12 Days of First Aid Tips: Hypothermia

12 Days of First Aid Tips: Hypothermia

Date: Wednesday, 16 December 2015. -  
Blog, First Aid

Hypothermia occurs when a person’s body temperature drops from the normal level of 37C to below 35C. As hypothermia is a life-threatening condition action must be taken quickly to prevent the situation from getting any worse.

In the 6th instalment of the 12 Days of First Aid Tips, we want to educate you about the symptoms of hypothermia and how you should take action.

6# Hypothermia

Who’s at risk?

Each winter an elderly person dies every seven minutes due to the cold weather. The elderly are more at risk of hypothermia because they are unable to move around and generate heat. Babies are also at risk because they haven’t reached an age in which their bodies can regulate their temperature.

Over 70% of cases in the year 2013-14 were people over the age of 60. However, at this time of year during Christmas and New Year celebrations younger people are more at risk; after drinking large quantities alcohol, we don’t feel the cold and many people have developed hypothermia returning home from a night out only wearing light clothing.

People are also at risk if they don’t wear appropriate clothing when they venture out in snowy conditions. Make sure that you wrap up warm if you’re going skiing or partaking in activities that involve spending long periods of time outdoors.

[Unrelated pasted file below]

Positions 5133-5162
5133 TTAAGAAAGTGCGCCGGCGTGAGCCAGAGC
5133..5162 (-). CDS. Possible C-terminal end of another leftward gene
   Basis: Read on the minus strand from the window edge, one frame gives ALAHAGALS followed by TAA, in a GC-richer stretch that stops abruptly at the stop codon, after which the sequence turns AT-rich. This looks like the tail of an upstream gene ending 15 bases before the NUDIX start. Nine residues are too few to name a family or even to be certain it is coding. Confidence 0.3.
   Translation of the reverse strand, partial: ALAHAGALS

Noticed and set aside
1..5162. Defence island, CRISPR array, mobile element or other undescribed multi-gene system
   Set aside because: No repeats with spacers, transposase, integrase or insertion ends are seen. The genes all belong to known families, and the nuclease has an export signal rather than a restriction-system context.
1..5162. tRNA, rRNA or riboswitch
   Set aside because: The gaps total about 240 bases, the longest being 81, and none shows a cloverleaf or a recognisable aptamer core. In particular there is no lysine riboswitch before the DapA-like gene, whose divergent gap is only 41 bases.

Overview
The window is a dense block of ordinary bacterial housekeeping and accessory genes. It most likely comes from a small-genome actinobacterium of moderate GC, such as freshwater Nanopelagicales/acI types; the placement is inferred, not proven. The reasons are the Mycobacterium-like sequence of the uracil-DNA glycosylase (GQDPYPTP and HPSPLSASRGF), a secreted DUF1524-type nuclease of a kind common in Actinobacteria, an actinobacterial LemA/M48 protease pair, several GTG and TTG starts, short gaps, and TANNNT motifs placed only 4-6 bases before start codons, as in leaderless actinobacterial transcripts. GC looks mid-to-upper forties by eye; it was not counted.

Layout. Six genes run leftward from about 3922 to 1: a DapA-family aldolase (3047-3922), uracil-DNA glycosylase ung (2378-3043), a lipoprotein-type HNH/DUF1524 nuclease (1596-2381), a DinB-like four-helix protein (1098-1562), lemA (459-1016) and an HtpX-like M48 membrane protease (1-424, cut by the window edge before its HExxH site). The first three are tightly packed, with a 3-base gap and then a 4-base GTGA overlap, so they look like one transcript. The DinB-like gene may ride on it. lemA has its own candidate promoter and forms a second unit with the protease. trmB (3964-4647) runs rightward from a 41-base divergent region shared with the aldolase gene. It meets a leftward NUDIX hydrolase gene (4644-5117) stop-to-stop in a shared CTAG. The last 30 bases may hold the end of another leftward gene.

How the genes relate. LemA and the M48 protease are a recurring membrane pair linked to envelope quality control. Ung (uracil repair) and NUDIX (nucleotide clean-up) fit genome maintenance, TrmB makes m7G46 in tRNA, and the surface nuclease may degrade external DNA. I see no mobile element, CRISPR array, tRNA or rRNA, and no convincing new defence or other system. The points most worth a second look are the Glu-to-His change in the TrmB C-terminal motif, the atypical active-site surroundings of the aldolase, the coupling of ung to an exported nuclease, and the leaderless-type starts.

The Symptoms

When someone develops hypothermia they will begin to shake uncontrollably and their breathing will become rapid. Their skin will have a pale appearance and it will be cold to touch. As their temperature decreases and their condition worsens the casualty will become delirious, and they will struggle to breathe or move. Eventually, their condition will deteriorate and they will become unconscious and stop breathing.

How to care for someone experiencing hypothermia

If you suspect that someone has hypothermia you should do the following:

  • Move them immediately to somewhere warm
  • Remove any wet clothing and dry them – if the casualty is conscious you must ask for permission before doing this
  • Wrap them in blankets or coats to keep warm
  • If the casualty becomes unconscious and stops breathing, begin CPR and call an ambulance immediately

You should also check in on elderly relatives and neighbours to ensure that they are keeping warm. The government have a Winter Fuel Payment scheme in place to support older people during the winter months.

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